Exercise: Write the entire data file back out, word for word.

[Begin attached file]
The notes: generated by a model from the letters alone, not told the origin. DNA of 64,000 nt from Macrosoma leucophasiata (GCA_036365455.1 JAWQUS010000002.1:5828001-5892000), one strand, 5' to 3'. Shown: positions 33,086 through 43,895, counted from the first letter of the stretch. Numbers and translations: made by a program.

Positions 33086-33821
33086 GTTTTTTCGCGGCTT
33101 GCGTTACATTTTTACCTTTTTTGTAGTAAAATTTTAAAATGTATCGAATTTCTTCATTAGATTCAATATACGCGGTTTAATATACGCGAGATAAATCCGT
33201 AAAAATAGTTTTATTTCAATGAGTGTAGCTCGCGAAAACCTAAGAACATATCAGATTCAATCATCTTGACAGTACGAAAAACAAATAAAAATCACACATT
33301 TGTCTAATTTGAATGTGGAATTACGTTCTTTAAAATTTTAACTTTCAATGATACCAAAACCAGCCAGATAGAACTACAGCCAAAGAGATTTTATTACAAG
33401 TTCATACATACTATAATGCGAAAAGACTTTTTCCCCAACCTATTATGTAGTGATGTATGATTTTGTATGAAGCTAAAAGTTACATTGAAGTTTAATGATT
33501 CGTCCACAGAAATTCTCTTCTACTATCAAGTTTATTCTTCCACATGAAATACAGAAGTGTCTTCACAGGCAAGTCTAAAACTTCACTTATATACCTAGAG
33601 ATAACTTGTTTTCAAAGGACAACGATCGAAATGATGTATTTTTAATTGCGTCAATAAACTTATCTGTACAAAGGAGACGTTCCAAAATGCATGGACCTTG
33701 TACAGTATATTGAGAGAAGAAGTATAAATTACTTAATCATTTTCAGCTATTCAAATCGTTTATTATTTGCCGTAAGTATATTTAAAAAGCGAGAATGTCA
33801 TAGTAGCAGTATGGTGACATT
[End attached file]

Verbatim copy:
The notes: generated by a model from the letters alone, not told the origin. DNA of 64,000 nt from Macrosoma leucophasiata (GCA_036365455.1 JAWQUS010000002.1:5828001-5892000), one strand, 5' to 3'. Shown: positions 33,086 through 43,895, counted from the first letter of the stretch. Numbers and translations: made by a program.

Positions 33086-33821
33086 GTTTTTTCGCGGCTT
33101 GCGTTACATTTTTACCTTTTTTGTAGTAAAATTTTAAAATGTATCGAATTTCTTCATTAGATTCAATATACGCGGTTTAATATACGCGAGATAAATCCGT
33201 AAAAATAGTTTTATTTCAATGAGTGTAGCTCGCGAAAACCTAAGAACATATCAGATTCAATCATCTTGACAGTACGAAAAACAAATAAAAATCACACATT
33301 TGTCTAATTTGAATGTGGAATTACGTTCTTTAAAATTTTAACTTTCAATGATACCAAAACCAGCCAGATAGAACTACAGCCAAAGAGATTTTATTACAAG
33401 TTCATACATACTATAATGCGAAAAGACTTTTTCCCCAACCTATTATGTAGTGATGTATGATTTTGTATGAAGCTAAAAGTTACATTGAAGTTTAATGATT
33501 CGTCCACAGAAATTCTCTTCTACTATCAAGTTTATTCTTCCACATGAAATACAGAAGTGTCTTCACAGGCAAGTCTAAAACTTCACTTATATACCTAGAG
33601 ATAACTTGTTTTCAAAGGACAACGATCGAAATGATGTATTTTTAATTGCGTCAATAAACTTATCTGTACAAAGGAGACGTTCCAAAATGCATGGACCTTG
33701 TACAGTATATTGAGAGAAGAAGTATAAATTACTTAATCATTTTCAGCTATTCAAATCGTTTATTATTTGCCGTAAGTATATTTAAAAAGCGAGAATGTCA
33801 TAGTAGCAGTATGGTGACATT